Investing.com – The dollar held gains in Asia on Monday as results showed the coalition led by Japan’s Prime Minister Shinzo Abe won a super majority in Sunday’s polls, suggesting increased divergence in monetary policy with the U.S.
The election showed that Abe’s coalition was on track for 312 seats in the lower house of parliament, more than the 310 needed for a super majority and making it likely that more fiscal stimulus and easy monetary policy would be in store.
The U.S. dollar index, which measures the greenback’s strength against a trade-weighted basket of six major currencies, rose 0.14% to 93.70.
Last week, the dollar rose against a basket of the other major currencies on Friday as hopes for U.S. tax reforms were boosted after the Senate approved a budget measure that will allow Republicans to pursue tax cuts without Democratic support.
President Donald Trump’s tax reform plans cleared a critical hurdle on Thursday after Senate Republicans adopted a budget for the next fiscal year and included a procedure that Republicans plan to use to rewrite the tax code without support from the Democratic Party.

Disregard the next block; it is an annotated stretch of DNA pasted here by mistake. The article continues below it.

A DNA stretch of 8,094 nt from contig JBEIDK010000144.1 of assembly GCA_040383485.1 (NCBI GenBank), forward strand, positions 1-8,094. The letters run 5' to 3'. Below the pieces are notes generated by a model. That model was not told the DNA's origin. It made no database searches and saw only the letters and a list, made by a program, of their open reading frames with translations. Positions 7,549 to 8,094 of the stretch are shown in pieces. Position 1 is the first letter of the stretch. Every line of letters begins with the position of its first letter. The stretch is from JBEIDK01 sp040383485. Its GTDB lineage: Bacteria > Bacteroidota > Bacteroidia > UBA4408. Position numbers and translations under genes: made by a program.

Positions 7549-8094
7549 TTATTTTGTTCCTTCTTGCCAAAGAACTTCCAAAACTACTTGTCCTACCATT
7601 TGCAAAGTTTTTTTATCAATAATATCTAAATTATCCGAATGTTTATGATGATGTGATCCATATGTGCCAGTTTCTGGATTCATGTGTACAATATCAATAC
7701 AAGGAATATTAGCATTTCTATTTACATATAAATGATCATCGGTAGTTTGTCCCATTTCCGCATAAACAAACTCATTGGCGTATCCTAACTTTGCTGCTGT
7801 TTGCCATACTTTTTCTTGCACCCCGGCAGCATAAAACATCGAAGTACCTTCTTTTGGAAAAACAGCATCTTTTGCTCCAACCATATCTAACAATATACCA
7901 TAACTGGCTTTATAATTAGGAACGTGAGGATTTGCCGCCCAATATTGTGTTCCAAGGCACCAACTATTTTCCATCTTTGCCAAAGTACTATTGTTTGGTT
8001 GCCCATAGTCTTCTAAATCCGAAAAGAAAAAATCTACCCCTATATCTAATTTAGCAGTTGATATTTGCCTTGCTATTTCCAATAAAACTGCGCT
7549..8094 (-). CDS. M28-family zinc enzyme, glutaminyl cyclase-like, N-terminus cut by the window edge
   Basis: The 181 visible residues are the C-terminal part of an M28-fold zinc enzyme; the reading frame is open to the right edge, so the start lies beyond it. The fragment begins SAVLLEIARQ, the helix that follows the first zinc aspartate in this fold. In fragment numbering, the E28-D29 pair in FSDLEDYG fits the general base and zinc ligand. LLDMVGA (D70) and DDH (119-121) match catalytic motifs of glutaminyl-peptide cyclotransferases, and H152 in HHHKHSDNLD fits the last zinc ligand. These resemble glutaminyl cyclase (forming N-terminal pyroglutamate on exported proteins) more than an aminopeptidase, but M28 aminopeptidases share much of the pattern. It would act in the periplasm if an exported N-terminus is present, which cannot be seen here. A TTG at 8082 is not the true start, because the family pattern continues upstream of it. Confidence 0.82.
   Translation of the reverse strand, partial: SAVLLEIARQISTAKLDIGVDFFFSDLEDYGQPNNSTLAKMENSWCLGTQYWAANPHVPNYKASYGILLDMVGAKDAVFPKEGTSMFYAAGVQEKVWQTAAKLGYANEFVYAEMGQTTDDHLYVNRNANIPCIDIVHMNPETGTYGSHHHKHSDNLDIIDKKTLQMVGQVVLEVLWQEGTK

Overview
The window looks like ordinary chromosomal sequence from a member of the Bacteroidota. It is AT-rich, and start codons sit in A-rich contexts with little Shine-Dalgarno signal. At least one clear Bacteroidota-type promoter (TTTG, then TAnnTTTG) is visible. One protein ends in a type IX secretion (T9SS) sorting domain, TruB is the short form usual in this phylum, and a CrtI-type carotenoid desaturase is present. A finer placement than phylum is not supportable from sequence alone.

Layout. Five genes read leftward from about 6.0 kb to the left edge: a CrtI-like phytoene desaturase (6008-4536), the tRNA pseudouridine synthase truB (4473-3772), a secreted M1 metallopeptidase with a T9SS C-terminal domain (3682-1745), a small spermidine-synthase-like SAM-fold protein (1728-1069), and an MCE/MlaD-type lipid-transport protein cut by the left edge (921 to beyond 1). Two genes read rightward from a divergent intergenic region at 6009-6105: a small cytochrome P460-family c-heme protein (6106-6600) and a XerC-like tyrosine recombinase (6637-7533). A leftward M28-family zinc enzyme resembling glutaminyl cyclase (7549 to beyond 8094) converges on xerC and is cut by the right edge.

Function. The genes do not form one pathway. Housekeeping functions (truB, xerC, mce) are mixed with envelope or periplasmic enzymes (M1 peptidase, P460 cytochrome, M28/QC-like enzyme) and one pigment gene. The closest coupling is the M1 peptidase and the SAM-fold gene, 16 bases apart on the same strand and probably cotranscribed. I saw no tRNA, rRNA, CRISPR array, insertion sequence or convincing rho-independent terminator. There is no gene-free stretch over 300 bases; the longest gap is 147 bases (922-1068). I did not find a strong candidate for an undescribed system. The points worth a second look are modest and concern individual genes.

Investors expect a fiscal boost to push up inflation, adding pressure on the U.S. Federal Reserve to raise interest rates, known as the “Trumpflation” trade.
But Republicans have yet to produce a tax reform bill amid divisions over what cuts to make and how to pay for them and analysts have warned that the White House still faces a long battle to push through its agenda.
Sterling was broadly higher amid hopes for a breakthrough in Brexit negotiations after British Prime Minister Theresa May met with European Union leaders in Brussels.
The New Zealand dollar dropped almost 1% on Friday and NZD/USD ended the week down 2.75% after a surprise election outcome.